Jimmie Johnson finished second in the Kobalt Tools 400 at Las Vegas Motor Speedway on Sunday, in a backup car, after starting 41st in a 43-car field.
This was comparable to a No. 15 seed coming up a few points short in the NCAA championship game.
If, say, the No. 15 seed was Kentucky.
Johnson, whose No. 48 team is to the NASCAR Sprint Cup Series what Adolph Rupp’s and Joe B. Hall’s and Eddie Sutton’s and Rick Pitino’s and Tubby Smith’s and John Calipari’s teams were, and are, to college basketball (but not what Billy Gillispie’s teams were), charged from the back of the pack to finish .461 of a second behind Tony Stewart.
For much of the race, Johnson’s black Chevrolet looked like Kentucky on the fast break.
At the end, after he had pulled onto Stewart’s bumper for multiple restarts, it looked like Wisconsin in the halfcourt.
On TV, they were saying it looked like Richard Petty vs. David Pearson. Those two NASCAR legends finished 1-2 some 63 times. This was the 13th time Stewart and Johnson did it.
“Are you worried about a five-time (series) champion?” Stewart said, repeating a question that was asked after he had set aside the first-place trophy, a giant wrench.
“Was he worried about the three-time champion he had to pass?”
Yes, he was worried.
Johnson tried the bottom of the track. Johnson tried the top of the track. Johnson didn’t really try the middle of the track, because that’s where Stewart’s No. 14 was riding, as if on rails. Greased rails.
So after winning here four times, Johnson had to settle for second.
Kentucky doesn’t win every year.
Kentucky, in fact, doesn’t win nearly as much as Jimmie Johnson wins, at least not recently. Kentucky lost to Vanderbilt on Sunday. Jimmie Johnson does not lose to Vanderbilt; Jimmie Johnson does not lose to AJ Allmendinger.
“With everything we went through, I’ll take it,” he said after climbing from his jet black racecar. “Man, we want to win. We’re close. Tony really got through the gears on those restarts.”
When the 1.5-mile LVMS oval was reconfigured and repaved several years ago, it became a multiple-groove track. Good for passing, the drivers said.
But not quite as good as running up front, in clean air.
The way Stewart ran up front, race control should have inspected under his hood for an industrial-sized can of Renuzit.
“Clean air was very important. My only chance was to be at his outside through (turns) 1 and 2,” said Johnson, who had sawed through the field like a lumberjack on Red Bull, going from 41st to the top 10 by lap 60 of 267.
“Didn’t have that opportunity. (Stewart) had the lane at that point. Drove my guts out, but just didn’t get it done.”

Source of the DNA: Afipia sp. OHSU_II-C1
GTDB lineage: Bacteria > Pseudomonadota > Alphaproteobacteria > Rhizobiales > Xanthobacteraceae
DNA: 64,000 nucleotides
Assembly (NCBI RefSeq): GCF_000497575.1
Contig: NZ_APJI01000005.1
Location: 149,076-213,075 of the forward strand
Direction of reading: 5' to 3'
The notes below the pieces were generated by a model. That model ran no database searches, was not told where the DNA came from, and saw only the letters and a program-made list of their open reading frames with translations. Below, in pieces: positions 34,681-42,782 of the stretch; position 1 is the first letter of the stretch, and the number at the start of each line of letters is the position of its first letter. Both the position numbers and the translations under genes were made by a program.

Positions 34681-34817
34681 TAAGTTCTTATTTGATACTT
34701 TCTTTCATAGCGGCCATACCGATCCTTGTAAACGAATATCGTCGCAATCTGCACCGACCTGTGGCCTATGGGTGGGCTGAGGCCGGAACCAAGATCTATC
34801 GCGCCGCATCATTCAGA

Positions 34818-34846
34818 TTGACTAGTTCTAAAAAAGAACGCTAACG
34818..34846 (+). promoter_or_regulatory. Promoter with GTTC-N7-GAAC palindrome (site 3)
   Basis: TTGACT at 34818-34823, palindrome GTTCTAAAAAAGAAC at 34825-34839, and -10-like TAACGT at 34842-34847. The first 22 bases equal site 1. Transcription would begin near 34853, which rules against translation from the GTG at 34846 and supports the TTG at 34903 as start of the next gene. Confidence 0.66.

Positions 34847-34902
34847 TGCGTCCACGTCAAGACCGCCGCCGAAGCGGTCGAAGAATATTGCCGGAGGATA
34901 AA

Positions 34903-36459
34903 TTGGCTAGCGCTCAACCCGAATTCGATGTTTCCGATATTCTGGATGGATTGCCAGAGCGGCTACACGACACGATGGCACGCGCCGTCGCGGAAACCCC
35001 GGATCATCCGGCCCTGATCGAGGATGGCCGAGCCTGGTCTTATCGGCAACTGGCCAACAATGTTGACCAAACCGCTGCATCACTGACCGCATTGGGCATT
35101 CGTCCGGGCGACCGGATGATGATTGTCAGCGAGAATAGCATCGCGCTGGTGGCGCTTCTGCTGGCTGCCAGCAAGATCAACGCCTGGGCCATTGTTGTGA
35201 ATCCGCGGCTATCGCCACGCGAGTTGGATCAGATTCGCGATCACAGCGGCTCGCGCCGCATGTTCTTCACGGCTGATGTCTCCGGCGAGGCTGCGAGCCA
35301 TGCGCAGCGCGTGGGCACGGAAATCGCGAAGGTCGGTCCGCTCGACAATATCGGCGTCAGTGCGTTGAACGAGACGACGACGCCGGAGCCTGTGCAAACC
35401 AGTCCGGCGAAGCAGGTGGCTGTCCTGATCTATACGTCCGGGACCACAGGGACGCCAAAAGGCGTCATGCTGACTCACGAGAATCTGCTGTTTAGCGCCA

Johnson said the 48 team had just one hiccup — he got a bad set of tires a couple of stops from the end and lost some track position — while its driver had one big belch: On the next-to-last restart, Johnson spun his tires like rubber tops and immediately fell back.
“I blew it,” he admitted.
He did not blow the last restart, which came with four laps to go.
Johnson nailed that restart. Stewart nailed it more.
Johnson said he would try to improve on his restarts, which apparently are like free throws. One can work on them after practice. One can also analyze the engine mapping — a fancy term for computer printouts — of the other cars, if NASCAR so decrees.
Johnson said the 48 team would request the 14 team’s mapping. He suggested the team would go over it with the spyglass Ferdinand Magellan used in sailing from the Atlantic to the Pacific Ocean in the 16th century, if the team can lay its hands on it.
“Yup,” Johnson said, laughing, alluding to the many points the 48 team has been docked after it started hanging championship banners from the rafters. “I’ve already asked for it, too. They’ve been looking at our stuff for a lot of years.”
During the postrace news conference, Stewart’s crew chief, Steve Addington, was asked if the 14 team would allow the 48 team to see those computer printouts.
“Let me handle this,” Stewart said before Addington could answer.
So unless NASCAR intercedes, it appears that Johnson will just have to practice his free throws as the traveling circus that is NASCAR loads up the tent and heads to Bristol, Tenn.
Even John Calipari’s guys have to practice their free throws every now and again.
Las Vegas Review-Journal sports columnist Ron Kantowski can be reached at firstname.lastname@example.org or 702-383-0352. Follow him on Twitter: @ronkantowski.